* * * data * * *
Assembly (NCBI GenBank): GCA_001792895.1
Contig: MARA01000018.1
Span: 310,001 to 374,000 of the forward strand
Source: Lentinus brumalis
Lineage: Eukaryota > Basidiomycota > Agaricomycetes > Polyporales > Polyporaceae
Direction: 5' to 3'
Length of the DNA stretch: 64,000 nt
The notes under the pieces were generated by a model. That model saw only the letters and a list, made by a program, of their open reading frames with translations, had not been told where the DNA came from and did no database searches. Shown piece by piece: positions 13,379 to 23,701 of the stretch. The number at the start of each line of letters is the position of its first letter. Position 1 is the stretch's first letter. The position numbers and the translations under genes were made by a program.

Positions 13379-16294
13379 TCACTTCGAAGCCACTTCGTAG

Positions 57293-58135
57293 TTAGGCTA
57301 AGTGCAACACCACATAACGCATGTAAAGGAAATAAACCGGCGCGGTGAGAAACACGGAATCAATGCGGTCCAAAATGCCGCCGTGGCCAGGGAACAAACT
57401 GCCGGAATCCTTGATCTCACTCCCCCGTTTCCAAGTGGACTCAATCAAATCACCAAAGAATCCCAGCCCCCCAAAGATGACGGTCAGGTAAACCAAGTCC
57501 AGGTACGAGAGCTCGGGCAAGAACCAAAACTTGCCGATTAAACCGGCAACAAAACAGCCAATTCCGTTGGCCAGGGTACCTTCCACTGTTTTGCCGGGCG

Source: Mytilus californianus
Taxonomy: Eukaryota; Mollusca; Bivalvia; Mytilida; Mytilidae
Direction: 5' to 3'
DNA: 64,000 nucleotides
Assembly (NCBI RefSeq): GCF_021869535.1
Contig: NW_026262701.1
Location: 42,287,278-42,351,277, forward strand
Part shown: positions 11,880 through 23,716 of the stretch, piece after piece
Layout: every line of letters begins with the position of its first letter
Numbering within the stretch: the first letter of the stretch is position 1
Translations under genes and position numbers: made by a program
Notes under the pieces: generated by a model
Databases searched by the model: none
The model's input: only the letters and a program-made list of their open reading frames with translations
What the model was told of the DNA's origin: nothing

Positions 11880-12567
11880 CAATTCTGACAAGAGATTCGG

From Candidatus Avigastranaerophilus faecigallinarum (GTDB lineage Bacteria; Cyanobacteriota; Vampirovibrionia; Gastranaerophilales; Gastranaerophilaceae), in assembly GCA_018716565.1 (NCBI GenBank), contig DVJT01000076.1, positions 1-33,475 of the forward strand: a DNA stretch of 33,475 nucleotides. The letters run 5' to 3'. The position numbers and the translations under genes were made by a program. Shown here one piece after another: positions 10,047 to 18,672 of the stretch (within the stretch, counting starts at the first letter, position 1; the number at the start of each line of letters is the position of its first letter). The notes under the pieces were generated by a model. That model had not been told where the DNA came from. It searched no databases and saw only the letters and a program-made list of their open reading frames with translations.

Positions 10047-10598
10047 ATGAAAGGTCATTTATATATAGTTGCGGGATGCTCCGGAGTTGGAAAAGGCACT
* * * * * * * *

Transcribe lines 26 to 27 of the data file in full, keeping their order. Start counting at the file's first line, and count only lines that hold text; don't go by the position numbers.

Translations under genes and position numbers: made by a program
Notes under the pieces: generated by a model